Digital Textbooks: Fairness in Pricing after DRM is Hacked

In my last post, I put forward my argument for how digital textbooks can result in a win-win for publishers, students and authors. (Okay, so I didn’t mention the authors. I hope it doesn’t take much to realize that more copies sold by the publisher will result in more royalties paid to the authors. )

Part of my argument hinged on the elimination of the resale market in large part due to the robust DRM (copy protection) afforded by the digital books.  Unfortunately, when I presented this argument a few weeks ago, someone pointed me to a site that shared the (convoluted) steps necessary to break the DRM on the Kindle.  So much for secure. 1

This forced me to think a bit further.

In this post, I hope to make a case for reasonably priced digital textbooks in an era of “cracked DRM” that can still result in a win-win.

If students can copy textbooks and share them, will they?  Perhaps I have a more optimistic view of the world, but I think that, when given a choice to do the right thing, students will.  That is, if they think they are being treated as adults, and not being unjustly charged.  Let me explain.

I believe that students will buy the textbooks rather than steal them, if the books are affordable.  and by affordable I mean, as one student put it when asked on Twitter “@ steep discount.”  Probably $30 for a textbook that in print sells for $150.  Remember from my previous post that publishers aren’t selling to every student as it is.  Capturing a significantly larger piece of the market, semester over semester, will result in significant revenue increases–without any additional overhead or variable costs.

I also believe that students will buy a reasonably priced textbook if, along with the book, they receive other types of “digital” support.  That support will be available, but may require them to have a “licensed” copy of the book.  Simple enough.  Your digital reader has a serial number/PID, so the licensed copy can access additional licensed material.   The additional materials could include podcasts, video lectures, or video/audio tutorials on working through homework problems.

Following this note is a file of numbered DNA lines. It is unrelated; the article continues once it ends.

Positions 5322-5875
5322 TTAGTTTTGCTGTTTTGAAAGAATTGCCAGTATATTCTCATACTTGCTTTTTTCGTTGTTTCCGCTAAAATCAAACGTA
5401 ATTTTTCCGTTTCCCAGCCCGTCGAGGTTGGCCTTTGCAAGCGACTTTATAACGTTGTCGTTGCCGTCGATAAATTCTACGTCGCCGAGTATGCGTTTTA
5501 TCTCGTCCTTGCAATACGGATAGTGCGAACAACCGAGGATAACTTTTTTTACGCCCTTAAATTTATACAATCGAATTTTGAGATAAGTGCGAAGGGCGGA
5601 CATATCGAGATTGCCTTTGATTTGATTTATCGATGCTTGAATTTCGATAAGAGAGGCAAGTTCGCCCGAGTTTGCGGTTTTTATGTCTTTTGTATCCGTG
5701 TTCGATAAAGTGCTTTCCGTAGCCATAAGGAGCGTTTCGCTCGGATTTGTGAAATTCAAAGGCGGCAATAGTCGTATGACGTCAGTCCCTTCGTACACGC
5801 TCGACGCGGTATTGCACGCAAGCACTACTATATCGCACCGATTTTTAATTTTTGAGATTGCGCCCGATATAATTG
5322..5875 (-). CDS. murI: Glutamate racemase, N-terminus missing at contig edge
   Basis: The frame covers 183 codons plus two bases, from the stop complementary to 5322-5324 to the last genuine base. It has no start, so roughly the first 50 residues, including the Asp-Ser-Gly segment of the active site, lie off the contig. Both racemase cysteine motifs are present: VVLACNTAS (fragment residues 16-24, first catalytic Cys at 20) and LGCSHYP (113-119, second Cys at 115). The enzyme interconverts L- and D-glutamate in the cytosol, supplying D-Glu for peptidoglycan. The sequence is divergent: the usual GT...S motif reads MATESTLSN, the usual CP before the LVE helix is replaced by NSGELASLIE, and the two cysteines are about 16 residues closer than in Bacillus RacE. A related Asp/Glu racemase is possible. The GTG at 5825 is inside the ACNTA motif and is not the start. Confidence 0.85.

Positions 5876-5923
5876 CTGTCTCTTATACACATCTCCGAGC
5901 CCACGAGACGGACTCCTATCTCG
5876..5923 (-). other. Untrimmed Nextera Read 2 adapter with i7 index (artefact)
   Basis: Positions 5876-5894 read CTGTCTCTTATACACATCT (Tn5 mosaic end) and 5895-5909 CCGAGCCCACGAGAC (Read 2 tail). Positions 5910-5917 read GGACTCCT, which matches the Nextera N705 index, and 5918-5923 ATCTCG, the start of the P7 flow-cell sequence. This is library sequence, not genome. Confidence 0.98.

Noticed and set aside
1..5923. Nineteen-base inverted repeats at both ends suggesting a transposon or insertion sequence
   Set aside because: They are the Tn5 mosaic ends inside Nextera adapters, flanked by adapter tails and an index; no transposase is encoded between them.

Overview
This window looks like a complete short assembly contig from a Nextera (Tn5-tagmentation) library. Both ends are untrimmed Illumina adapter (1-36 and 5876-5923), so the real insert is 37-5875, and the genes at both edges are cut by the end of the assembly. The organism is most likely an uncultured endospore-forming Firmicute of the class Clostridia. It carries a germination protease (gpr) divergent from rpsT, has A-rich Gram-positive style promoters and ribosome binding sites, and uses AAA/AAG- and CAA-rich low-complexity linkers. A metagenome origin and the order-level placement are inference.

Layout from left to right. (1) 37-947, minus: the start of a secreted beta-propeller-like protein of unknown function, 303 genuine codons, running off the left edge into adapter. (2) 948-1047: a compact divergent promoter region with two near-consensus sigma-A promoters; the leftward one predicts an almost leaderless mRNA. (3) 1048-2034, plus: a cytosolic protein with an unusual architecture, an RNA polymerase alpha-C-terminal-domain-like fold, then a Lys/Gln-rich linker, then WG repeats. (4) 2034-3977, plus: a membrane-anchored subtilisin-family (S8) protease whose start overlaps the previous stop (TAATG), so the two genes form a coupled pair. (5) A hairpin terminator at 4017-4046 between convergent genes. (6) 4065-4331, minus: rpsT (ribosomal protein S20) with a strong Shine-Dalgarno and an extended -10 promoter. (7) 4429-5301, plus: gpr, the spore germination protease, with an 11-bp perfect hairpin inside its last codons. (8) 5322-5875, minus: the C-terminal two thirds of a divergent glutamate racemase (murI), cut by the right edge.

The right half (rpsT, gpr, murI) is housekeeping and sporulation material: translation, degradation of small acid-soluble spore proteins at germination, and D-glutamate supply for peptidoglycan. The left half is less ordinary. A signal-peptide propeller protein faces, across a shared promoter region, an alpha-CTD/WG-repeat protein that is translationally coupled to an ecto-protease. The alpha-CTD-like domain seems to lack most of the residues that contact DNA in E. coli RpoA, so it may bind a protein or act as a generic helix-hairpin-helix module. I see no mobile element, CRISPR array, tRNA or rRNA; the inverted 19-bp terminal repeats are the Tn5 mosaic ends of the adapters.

I also believe students will pay for books, because the system supports the buying of books.  Loans cover tuition and expenses, to include books. Parents buy books.  My students have reminded me that there is a significant amount of “outside” money that comes their way for book purchases.  But that alone won’t be enough to get them to buy the books. What will?

How about providing a way for students to continue to “resell” their books?  Another common criticism from students is that they get pennies on the dollar when they go back to resell the book.  They are more incensed when they see the mark-up the bookstore then places on the book they sold back!2 Students currently fight back by selling (and buying) their used books on sites such as, a used book online marketplace.

I think that a technological solution to book resales, that allows the students to transfer digital ownership to another student, will result in more students buying legitimate copies.  Why? In the paragraph above I mention that students get “outside” money for book purchases.  More than a few students pointed out to me that, at the end of the semester, they sell those book back and that money then becomes “theirs.”  A few call it “Beer money” but I am sure there are other uses as well.  Given that this is digital, this doesn’t have to be seen as a competitor to the publisher, but rather as another opportunity for the publisher to “add value.”

Imagine this:  the publisher, who controls the DRM accounts, sets up a clearing house where the student who purchased the book can make the book (and the license to read/use that book) available for resale, setting the sale price themselves.  At the end of the sale, the seller essentially will turn over the digital rights to the book to the new purchaser.  This is made simpler.  There are no shipping costs.  The transfer can be automatic and nearly instantaneous.  And if the publisher manages the site, the publisher can charge a “reasonable” handling fee, just like  And we know students are willing to pay it–because they already do!

So, in summary, the hacking of the DRM doesn’t have to spell the doom of affordable digital textbooks.  Despite what RIAA and the MPAA may say, we aren’t all criminals.  When provided with affordable content, and a reasonable way to re-sell the content when the semester is over, students will continue to buy books from the publishers, and the publishers can continue to make revenue–even in the resale market!

Win! Win! Win!

1 For the record, I tried it, and it works.  I broke the protection of a book I bought, and read it in another device that I own. After that, I deleted them.

2 (For example, a $180 book was “bought back” at $15. Resold at $80. Yes, that is an extreme example, but it is a true one!)


2 thoughts on “Digital Textbooks: Fairness in Pricing after DRM is Hacked

  1. As a non-traditional student, I find the value in the content of the book to be much higher than the sell-back value. I mostly keep my textbooks for that reason. Digital distribution would make it awfully convenient to keep all of my reading assignments with me at all times.

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